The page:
Oil economy – definition and meaning

The term oil economy has several different meanings. A country in which oil revenues fund a significant proportion of the economy is an oil economy. ‘Oil economy’ may also refer to one that relies on oil for its energy requirements, as well as transportation.

Most of us live in an oil economy. If all petroleum products disappeared tomorrow, the global economy would collapse.

The term may also refer to a portion of the overall economy. Specifically, that portion that is connected to the production, refinement, and sale of petroleum. In other words, the oil sector, oil industry, petroleum sector, or petroleum industry.

We need oil for the production and transportation of many goods in the economy. Consumers use oil for their vehicles and to heat their homes and offices.

Consequently, anything that affects the petroleum industry has a significant impact on many other areas of the economy.

According to BusinessDictionary.com, the term ‘oil economy’ means:

“The portion of the overall economy connected to or depending on the production, refinement, sale, or use of petroleum.”

Oil economy – whole countries

Saudi Arabia is an oil economy. The oil sector accounts for approximately forty-five percent of the country’s GDP. GDP stands for Gross Domestic Product. Nearly ninety percent of its export earnings come from oil.

However, Saudi Arabia is not alone. Oil and gas account for more than 90% of Venezuela’s, Sudan’s, Libya’s, Kuwait’s, and Iraq’s exports.

Algeria, Azerbaijan, And Brunei Darussalam also depend on oil and gas for over 90% of their export earnings.

Oil Economy - image with list of countries
At least half the countries in this image are oil economies. Fuel represents a much larger percentage of total exports in Iraq than in Canada. Therefore, we could say that Iraq is more of an oil economy than Canada. (Image: adapted from weforum.org)

What is the cutoff point? In other words, when are countries no longer oil economies? Do exports need to represent less than 70%, 60%, or 50% of exports? In fact, there is no official figure.

Put simply; we use the term for countries when oil represents a major proportion of their economy. The interpretation of the term is, therefore, subjective.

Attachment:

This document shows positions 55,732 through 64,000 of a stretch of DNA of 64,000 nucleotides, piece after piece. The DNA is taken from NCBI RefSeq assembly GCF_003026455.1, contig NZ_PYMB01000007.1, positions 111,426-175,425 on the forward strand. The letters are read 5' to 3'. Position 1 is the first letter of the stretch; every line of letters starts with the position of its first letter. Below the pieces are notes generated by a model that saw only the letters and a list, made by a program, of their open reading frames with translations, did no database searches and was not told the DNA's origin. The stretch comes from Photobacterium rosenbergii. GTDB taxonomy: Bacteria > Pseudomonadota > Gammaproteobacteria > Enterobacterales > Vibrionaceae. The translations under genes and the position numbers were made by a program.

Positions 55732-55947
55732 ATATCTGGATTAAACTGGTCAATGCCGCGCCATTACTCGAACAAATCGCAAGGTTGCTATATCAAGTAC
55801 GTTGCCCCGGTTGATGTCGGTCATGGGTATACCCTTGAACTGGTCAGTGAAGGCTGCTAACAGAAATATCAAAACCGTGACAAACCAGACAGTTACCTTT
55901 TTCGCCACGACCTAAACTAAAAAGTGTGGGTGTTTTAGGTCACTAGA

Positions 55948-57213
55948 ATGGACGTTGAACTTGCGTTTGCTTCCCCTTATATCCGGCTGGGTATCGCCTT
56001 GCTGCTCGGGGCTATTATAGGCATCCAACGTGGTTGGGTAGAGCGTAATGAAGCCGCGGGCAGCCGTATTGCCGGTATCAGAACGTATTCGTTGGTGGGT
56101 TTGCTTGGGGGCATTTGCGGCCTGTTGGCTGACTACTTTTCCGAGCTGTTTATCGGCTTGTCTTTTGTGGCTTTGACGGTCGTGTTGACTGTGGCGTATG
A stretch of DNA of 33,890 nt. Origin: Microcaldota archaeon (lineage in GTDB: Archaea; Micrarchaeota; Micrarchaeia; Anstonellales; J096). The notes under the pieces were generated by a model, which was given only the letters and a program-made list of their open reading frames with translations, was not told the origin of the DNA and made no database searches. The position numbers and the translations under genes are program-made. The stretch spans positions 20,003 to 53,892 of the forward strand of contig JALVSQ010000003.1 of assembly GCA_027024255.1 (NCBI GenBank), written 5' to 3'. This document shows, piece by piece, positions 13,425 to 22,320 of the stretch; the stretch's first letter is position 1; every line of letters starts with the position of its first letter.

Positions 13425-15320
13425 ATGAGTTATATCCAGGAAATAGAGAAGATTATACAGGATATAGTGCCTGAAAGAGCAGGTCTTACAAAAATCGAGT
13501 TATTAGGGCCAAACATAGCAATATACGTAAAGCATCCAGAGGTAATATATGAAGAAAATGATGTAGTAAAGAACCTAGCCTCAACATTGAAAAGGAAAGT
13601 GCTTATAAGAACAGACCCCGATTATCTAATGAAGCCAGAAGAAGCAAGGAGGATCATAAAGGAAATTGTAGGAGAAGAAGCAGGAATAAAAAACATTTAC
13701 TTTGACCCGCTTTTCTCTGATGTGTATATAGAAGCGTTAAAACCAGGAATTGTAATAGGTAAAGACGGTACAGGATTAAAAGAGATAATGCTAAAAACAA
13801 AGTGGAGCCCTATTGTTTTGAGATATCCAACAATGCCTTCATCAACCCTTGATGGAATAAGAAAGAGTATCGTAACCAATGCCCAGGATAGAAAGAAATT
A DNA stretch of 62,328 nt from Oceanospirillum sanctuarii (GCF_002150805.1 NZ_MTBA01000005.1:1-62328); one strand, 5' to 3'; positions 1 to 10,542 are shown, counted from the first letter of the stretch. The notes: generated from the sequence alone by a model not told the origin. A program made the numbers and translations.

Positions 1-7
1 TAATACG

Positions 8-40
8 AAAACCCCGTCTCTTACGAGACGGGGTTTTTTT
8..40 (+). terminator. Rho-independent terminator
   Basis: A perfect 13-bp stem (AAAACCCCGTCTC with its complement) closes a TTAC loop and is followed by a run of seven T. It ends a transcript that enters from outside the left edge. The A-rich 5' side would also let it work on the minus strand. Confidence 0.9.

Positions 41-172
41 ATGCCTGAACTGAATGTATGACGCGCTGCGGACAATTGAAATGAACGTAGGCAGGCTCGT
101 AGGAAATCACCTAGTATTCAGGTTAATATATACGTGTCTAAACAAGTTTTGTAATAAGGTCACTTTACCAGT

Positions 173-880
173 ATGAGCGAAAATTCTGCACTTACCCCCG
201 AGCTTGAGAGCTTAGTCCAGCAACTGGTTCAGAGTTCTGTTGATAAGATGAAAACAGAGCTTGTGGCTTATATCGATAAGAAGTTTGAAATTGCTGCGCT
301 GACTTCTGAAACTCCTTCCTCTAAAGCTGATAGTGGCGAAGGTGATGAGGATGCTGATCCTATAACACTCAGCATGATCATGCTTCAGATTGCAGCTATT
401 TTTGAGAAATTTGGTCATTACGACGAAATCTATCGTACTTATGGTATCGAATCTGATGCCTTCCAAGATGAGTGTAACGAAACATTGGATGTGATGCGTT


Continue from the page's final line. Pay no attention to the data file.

Is Norway an oil economy?

Norway, for example, is a diverse economy. It extracts and exports lots of oil. However, it also produces and exports many other things. Fuel makes up sixty-seven percent of Norway’s merchandise exports.

Most people would agree that Norway is an oil economy. However, Norway is less of an oil economy than Venezuela, which depends on oil for 97% of its exports.

Norway is the second-largest exporter of fish in the world, in value, after China. It also exports machinery, technical equipment, steel products, electronic equipment, and aluminum. It even makes cars and sells them to Germany.

Norway does not depend on oil for its electric power. Approximately 98% of the country’s electric power comes from hydroelectric plants.

Oil economies and declining oil prices

When oil prices fall, countries that are heavily reliant on oil exports can face serious economic challenges. If oil exports plummet so does revenue, which means budget cuts. Often, oil-dependent countries experience economic instability, and more rarely, political and societal instability.

In recent years, oil-dependent nations such as Saudi Arabia have increasingly prioritized diversifying their economies to mitigate the adverse effects of volatile oil prices.

Video – What is an Oil Economy?

Watch our video about what an oil economy is in our sister channel in YouTube, Marketing Business Network.